The Burmese government, which justifies the military campaign against the Muslim minority, however, denies the serious allegations of rape and ethnic cleansing. "Their number is much greater than our figure. We have to check on the ground," presidential spokesman Zaw Htay said, responding to the UN report that more than 1000 have died since October.

The UN has termed the Rohingya as the most oppressed people in the world.' The crisis has remained unsolved for decades despite international rights agencies raising voice against their suppression in a land where they have lived for generations.

The Buddhist nationalists in Myanmar call Rohingya illegal immigrants from Bangladesh while rights organisations call them one of the world's most persecuted peoples. The 1.1 million stateless Rohingya people in Myanmar say they belong there as their predecessors have lived in the country for generations. Thousands of Rohingya people live in refugee camps, in deplorable conditions.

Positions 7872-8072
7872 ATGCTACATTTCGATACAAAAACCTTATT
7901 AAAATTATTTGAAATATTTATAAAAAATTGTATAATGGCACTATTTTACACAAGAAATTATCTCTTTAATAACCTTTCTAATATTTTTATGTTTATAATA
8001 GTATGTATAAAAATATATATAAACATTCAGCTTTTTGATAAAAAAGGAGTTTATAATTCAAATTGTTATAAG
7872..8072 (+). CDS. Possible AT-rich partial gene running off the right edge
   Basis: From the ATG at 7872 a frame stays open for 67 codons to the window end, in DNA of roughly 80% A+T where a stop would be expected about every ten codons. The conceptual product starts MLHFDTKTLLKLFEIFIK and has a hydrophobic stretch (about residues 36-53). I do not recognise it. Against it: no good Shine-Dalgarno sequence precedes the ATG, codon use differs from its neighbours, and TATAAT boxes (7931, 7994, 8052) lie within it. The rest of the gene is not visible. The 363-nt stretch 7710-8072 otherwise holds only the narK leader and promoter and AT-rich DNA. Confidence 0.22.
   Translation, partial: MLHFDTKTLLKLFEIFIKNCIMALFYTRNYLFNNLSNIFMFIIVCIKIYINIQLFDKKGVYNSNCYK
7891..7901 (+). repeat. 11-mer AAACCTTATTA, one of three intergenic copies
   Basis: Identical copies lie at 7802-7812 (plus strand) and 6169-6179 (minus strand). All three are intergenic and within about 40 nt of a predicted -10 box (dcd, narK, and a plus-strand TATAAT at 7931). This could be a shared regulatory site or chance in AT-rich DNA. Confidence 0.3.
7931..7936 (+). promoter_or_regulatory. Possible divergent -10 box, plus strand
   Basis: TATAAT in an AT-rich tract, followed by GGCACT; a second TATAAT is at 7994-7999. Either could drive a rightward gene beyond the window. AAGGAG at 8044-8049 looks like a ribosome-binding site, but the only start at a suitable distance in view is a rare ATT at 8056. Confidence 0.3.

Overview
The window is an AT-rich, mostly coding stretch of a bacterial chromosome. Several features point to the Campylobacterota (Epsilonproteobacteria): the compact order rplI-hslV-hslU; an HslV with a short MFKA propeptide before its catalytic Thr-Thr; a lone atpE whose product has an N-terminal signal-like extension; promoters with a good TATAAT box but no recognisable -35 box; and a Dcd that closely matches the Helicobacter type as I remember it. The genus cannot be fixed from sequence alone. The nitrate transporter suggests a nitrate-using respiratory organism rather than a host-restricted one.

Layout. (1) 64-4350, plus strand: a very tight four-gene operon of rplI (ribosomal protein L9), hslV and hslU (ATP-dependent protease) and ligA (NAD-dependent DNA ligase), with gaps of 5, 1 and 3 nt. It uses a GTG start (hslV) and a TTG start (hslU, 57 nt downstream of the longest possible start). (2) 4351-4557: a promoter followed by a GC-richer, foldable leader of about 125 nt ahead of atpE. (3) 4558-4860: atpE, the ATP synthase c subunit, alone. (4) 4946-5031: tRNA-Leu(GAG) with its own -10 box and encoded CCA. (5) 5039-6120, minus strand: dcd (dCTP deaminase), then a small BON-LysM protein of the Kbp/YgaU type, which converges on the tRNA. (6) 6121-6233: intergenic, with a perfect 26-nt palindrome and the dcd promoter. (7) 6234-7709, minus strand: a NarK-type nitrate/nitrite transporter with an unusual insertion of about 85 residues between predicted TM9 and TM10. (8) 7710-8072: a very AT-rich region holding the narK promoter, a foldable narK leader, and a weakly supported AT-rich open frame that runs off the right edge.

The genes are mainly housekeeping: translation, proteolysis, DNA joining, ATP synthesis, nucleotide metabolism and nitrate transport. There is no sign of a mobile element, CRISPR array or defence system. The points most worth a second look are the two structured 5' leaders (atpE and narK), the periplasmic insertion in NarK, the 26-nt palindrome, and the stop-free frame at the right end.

A bloody uprising and its devastating backlash in 2012 had killed more than 100 Rohingya and sent about 120,000 refugees into Bangladesh.

Rohingya crisis: 'Latest violence marks predictable escalation in genocidal process'
Police forces prepare to patrol in Maungdaw township at Rakhine state, northeast Myanmar, October 12, 2016. Reuters

The abuse and persecution of the Rohingya Muslim minority people in Myanmar's Rakhine state may have been more expansive and brutal, a flurry of reports have shown. The UN authorities revealed the Burmese government agencies may have killed more than 1,000 Rohingya Muslims in recent months following an attack on the army outpost in Myanmar. Human Rights Watch said the Myanmar military unleashed sexual violence on the 'stateless' Rohingya people and systematic gang-rapes were common. The rights watchdog said even children were murdered.